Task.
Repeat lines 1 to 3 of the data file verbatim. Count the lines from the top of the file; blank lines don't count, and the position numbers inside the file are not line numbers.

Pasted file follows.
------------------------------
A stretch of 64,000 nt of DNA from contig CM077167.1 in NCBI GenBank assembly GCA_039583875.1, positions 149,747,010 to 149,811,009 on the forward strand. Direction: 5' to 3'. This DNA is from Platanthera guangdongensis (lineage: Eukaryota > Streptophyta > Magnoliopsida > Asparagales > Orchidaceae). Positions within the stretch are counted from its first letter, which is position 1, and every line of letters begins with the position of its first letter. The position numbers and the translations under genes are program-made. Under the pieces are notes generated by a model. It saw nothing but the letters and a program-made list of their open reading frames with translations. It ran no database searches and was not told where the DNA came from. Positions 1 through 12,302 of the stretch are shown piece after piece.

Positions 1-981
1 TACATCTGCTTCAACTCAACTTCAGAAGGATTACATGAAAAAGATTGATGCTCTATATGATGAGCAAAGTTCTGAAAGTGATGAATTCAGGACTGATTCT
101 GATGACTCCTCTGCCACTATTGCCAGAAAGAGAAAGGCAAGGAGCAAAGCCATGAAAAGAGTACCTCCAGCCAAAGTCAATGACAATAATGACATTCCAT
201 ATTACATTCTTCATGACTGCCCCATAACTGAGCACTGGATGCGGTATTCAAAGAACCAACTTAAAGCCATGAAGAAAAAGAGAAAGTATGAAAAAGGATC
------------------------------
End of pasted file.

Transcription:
A stretch of 64,000 nt of DNA from contig CM077167.1 in NCBI GenBank assembly GCA_039583875.1, positions 149,747,010 to 149,811,009 on the forward strand. Direction: 5' to 3'. This DNA is from Platanthera guangdongensis (lineage: Eukaryota > Streptophyta > Magnoliopsida > Asparagales > Orchidaceae). Positions within the stretch are counted from its first letter, which is position 1, and every line of letters begins with the position of its first letter. The position numbers and the translations under genes are program-made. Under the pieces are notes generated by a model. It saw nothing but the letters and a program-made list of their open reading frames with translations. It ran no database searches and was not told where the DNA came from. Positions 1 through 12,302 of the stretch are shown piece after piece.

Positions 1-981
1 TACATCTGCTTCAACTCAACTTCAGAAGGATTACATGAAAAAGATTGATGCTCTATATGATGAGCAAAGTTCTGAAAGTGATGAATTCAGGACTGATTCT